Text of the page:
birds of a feather flock together

3
proverb People of the same sort or with the same tastes and interests will be found together: these health professionals were birds of a feather
More example sentences
  • Remember how your mother used to say that birds of a feather flock together, and you thought it was just a cheap attempt to insult your boyfriend?
  • It's more of a case of birds of a feather flock together - people tend to gravitate to other people who are like themselves.
  • The bottom line is that birds of a feather flock together.

eat like a bird

4
see eat.

flip someone the bird

5
US informal Stick one’s middle finger up at someone as a sign of contempt or anger, meaning ‘fuck you’. Compare with give someone the finger in finger.
Example sentences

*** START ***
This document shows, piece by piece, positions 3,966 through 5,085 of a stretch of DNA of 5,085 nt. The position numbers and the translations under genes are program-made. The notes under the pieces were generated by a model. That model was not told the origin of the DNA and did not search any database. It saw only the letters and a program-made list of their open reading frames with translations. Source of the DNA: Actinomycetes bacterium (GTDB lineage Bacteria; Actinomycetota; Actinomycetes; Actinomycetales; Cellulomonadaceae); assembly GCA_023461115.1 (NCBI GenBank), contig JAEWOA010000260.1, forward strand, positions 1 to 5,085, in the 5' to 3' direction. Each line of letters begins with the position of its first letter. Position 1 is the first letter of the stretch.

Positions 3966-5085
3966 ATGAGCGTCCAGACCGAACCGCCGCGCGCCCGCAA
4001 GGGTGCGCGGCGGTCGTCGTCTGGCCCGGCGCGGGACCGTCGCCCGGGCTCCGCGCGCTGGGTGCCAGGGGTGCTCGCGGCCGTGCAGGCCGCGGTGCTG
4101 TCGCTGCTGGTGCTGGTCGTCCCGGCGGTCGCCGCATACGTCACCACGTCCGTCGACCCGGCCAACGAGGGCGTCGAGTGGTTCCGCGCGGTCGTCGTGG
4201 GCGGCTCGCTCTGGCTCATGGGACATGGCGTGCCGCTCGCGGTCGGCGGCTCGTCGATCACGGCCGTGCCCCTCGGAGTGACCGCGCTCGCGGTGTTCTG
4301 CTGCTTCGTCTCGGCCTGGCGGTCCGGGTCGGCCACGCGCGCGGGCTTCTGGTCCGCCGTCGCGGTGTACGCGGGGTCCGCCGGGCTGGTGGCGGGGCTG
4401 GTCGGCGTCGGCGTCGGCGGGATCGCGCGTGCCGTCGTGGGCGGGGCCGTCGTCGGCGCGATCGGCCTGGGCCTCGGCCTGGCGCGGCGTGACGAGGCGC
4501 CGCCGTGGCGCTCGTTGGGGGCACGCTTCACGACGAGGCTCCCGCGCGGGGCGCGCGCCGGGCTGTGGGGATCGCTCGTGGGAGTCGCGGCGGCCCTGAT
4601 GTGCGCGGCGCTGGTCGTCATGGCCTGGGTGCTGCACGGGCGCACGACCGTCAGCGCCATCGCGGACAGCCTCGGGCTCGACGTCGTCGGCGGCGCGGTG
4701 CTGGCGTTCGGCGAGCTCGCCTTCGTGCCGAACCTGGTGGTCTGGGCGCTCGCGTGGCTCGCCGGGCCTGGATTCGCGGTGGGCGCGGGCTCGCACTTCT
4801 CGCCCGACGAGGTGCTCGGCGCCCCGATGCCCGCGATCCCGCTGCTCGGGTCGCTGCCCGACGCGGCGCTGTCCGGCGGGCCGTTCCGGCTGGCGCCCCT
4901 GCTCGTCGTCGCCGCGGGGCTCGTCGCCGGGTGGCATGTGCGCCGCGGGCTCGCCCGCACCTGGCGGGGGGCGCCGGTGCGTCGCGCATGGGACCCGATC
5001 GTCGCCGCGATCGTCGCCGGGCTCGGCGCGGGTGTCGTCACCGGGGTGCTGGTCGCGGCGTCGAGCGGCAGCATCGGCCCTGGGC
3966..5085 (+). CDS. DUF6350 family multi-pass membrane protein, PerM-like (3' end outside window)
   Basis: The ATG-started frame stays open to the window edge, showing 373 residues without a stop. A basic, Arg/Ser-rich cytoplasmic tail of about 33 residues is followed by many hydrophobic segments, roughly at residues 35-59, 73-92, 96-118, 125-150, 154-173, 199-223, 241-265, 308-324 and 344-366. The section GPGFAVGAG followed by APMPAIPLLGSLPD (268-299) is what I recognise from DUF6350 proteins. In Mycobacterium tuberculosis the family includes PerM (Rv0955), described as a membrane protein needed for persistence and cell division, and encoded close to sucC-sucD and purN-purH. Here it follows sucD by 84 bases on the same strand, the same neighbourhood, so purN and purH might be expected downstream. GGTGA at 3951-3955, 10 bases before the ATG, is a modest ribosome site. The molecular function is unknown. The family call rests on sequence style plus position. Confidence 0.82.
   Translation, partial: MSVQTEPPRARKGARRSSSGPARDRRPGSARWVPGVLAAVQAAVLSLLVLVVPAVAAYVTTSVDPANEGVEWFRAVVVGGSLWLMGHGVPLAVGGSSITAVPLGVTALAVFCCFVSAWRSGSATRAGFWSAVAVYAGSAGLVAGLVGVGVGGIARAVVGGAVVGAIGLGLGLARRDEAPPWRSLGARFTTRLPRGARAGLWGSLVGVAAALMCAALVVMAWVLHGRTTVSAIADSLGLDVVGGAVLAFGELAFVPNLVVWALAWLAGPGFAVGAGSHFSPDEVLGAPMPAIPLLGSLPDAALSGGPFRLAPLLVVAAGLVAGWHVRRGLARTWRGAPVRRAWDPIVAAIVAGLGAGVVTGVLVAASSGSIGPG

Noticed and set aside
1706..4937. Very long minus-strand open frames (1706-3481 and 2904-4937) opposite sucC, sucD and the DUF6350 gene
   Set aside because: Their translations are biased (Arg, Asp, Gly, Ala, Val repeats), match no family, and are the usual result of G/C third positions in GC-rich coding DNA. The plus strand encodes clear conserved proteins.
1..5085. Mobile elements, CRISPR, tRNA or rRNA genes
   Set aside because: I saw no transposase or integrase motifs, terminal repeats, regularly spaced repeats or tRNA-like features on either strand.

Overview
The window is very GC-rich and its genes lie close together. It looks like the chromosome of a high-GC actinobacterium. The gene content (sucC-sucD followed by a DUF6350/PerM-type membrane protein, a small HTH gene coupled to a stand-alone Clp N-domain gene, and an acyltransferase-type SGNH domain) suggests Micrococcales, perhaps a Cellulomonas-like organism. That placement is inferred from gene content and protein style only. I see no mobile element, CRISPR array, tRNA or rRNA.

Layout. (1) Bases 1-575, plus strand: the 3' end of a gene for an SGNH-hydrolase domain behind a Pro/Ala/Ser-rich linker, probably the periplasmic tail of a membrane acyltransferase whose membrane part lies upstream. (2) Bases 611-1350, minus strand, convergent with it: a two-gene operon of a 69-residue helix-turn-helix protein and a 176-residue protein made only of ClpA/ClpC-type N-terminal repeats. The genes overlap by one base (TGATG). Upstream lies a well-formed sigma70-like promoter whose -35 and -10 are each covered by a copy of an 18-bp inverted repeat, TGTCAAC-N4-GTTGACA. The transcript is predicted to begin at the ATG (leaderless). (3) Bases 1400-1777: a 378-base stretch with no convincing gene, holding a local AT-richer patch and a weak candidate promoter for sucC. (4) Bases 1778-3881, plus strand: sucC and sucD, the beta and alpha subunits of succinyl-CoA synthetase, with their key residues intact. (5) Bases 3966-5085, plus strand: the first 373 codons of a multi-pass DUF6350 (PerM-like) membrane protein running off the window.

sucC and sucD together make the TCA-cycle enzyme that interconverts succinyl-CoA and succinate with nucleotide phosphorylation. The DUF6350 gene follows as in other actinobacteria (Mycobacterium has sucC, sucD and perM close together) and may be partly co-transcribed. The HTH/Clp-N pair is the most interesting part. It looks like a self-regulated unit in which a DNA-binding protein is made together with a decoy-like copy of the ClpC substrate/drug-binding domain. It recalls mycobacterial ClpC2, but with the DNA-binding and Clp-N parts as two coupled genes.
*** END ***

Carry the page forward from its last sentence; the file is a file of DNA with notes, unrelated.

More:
• He sticks his hand out the window and flips me the bird.
  • She stuck her arm behind her back and flipped me the bird.
  • Without hesitation I started walking away, Billy started yelling for me, pleading for me to turn around, but I stuck my hand in the air and flipped him the bird.

(strictly) for the birds

6
informal Not worth consideration; unimportant: this piece of legislation is for the birds
More example sentences
  • I hadn't intended to run on at such length about the crow, which I was using simply as one example of a wider thesis: that nature remains strictly for the birds.
  • Leaving the telly on is strictly for the birds…
  • When I was 10, I told my father that this annual migration to the south was strictly for the birds.

give someone the bird

7
North American another way of saying flip someone the bird.
Example sentences